If you ever travel here, these tips will help!

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Thoughts about Estonia
We loved Tallin! It's a super-easy city - everyone speaks English, it's affordable, clean (at least the parts we were in), the old town is quaint, and wonderful food.

Fun (or not) facts about Tallinn!

  • Estonia doesn't fare well on the "happy scale". It's ranked one of the world's most unhappy countries. The Guild Museum in Tallinn that we visited surmised that centuries of occupation and repression are the key to this.

I have found that when I travel - even though I find many things I love about other places around the world - there's no place like home and there are many ways where we have, as a nation, been so fortunate.

Since around 1940, Estonia was occupied first by the Russians, then the Germans, and then the Russians again until 1991 when they finally gained their independence. We learned that the Russians were more hated and crueler than even the Germans, albeit hard to believe. We also learned that while many Estonians escaped the Russians (after getting rid of the Germans) by going to Sweden, they were then rejected and sent back (and then killed by the Russians) because the Swedes knew that some of the immigrants were Nazis. For whatever reason, they didn't want to figure out which were Nazis and which were innocent Estonians, so they just sent them all back.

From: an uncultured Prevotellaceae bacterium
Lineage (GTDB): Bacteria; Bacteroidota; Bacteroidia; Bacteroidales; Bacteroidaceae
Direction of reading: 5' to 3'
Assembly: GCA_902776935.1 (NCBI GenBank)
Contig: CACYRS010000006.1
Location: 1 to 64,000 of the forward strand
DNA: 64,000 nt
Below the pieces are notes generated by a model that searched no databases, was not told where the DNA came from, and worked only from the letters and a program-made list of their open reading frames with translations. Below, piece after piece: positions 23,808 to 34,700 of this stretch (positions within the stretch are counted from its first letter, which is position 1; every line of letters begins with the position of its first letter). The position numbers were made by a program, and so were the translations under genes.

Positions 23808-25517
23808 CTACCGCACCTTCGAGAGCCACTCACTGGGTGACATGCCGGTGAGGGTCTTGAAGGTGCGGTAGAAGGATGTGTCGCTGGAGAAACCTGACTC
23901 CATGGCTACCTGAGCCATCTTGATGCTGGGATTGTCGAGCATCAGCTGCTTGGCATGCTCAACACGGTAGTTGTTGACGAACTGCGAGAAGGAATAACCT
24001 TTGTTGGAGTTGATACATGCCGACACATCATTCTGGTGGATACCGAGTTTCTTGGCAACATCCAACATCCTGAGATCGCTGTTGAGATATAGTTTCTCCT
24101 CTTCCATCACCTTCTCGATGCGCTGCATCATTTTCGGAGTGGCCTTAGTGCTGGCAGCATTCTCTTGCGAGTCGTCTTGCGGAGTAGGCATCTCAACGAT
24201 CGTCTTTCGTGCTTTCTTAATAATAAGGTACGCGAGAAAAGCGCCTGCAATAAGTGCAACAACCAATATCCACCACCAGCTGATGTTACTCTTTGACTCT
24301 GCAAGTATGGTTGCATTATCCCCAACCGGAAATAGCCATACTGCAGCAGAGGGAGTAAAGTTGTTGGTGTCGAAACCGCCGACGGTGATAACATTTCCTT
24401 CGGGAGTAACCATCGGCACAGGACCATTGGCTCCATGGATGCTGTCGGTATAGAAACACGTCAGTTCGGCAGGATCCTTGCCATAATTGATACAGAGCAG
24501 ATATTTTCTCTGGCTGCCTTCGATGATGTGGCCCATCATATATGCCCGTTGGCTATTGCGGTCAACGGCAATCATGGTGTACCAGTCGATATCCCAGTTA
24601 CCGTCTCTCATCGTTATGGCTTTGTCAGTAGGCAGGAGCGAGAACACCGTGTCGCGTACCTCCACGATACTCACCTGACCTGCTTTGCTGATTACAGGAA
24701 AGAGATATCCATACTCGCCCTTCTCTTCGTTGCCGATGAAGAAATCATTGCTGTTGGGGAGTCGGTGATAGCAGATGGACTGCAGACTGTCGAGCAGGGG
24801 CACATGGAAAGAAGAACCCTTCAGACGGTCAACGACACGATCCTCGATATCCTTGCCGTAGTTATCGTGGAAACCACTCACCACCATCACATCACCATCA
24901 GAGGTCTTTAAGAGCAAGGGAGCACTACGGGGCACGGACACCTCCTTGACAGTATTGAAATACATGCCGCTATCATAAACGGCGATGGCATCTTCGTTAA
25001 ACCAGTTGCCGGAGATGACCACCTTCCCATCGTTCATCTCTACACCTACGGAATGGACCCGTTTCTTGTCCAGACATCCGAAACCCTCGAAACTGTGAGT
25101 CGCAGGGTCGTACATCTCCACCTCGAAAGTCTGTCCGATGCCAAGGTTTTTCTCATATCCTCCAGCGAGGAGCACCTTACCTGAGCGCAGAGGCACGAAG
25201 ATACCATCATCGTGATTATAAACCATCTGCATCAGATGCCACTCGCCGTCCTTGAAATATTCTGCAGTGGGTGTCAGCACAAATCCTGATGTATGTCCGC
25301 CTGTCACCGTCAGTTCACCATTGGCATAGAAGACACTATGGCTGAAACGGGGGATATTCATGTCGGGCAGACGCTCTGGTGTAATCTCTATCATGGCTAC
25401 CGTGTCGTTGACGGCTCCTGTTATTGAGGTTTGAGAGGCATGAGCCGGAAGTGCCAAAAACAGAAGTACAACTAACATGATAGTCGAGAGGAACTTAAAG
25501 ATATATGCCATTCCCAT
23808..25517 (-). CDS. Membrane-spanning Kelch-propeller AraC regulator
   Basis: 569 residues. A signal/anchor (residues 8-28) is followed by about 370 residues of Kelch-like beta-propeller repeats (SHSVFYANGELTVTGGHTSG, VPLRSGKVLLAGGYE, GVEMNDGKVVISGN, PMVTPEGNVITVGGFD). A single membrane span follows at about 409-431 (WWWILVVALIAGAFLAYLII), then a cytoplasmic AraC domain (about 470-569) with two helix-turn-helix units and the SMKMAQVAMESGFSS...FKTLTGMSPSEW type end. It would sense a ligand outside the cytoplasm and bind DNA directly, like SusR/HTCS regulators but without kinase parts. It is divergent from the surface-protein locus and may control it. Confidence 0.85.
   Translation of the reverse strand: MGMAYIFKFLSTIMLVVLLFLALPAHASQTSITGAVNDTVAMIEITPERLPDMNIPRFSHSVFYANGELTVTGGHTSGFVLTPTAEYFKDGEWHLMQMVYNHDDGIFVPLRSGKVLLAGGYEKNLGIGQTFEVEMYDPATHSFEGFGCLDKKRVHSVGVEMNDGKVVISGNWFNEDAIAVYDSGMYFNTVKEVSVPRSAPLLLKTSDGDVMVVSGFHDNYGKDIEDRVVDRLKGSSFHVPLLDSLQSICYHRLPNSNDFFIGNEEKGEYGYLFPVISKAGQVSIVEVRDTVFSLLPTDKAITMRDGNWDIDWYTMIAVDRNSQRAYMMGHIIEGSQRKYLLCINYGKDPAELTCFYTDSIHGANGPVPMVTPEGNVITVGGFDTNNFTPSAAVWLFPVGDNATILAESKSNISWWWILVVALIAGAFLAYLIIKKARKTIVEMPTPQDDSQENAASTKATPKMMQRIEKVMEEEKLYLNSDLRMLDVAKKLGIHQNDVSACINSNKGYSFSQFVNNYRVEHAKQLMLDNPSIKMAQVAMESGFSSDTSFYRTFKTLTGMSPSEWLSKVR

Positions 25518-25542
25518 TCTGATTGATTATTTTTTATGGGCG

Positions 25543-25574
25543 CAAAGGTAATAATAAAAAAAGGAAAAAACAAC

Even earlier in history before all the Russian/German/Russian business, Tallinn and Tartu in Estonia became part of something called the Hanseatic League (1400-1800), which was a network of German merchant trading cities. But, what ended up happening was the Germans took over the cities and made the Estonians second class citizens and laborers, so even then, for hundreds of years, the Estonians were repressed.

But just think in terms of 1991. In 1991 I had a 4 year old daughter. I could do whatever kind of work I wanted. I could travel wherever I wanted nationally and internationally. I didn't have to worry about the KGB. I didn't have to worry about if I was seeming too friendly to a tourist that I happened to be speaking to, nor did I have to worry that a family member might be sent to Siberia ...or that I might do something that may end in ME being sent to Siberia (of which, I might note, as I complain about the 50 degree windy weather we've had on this trip, that I would last about 30 seconds in Siberia).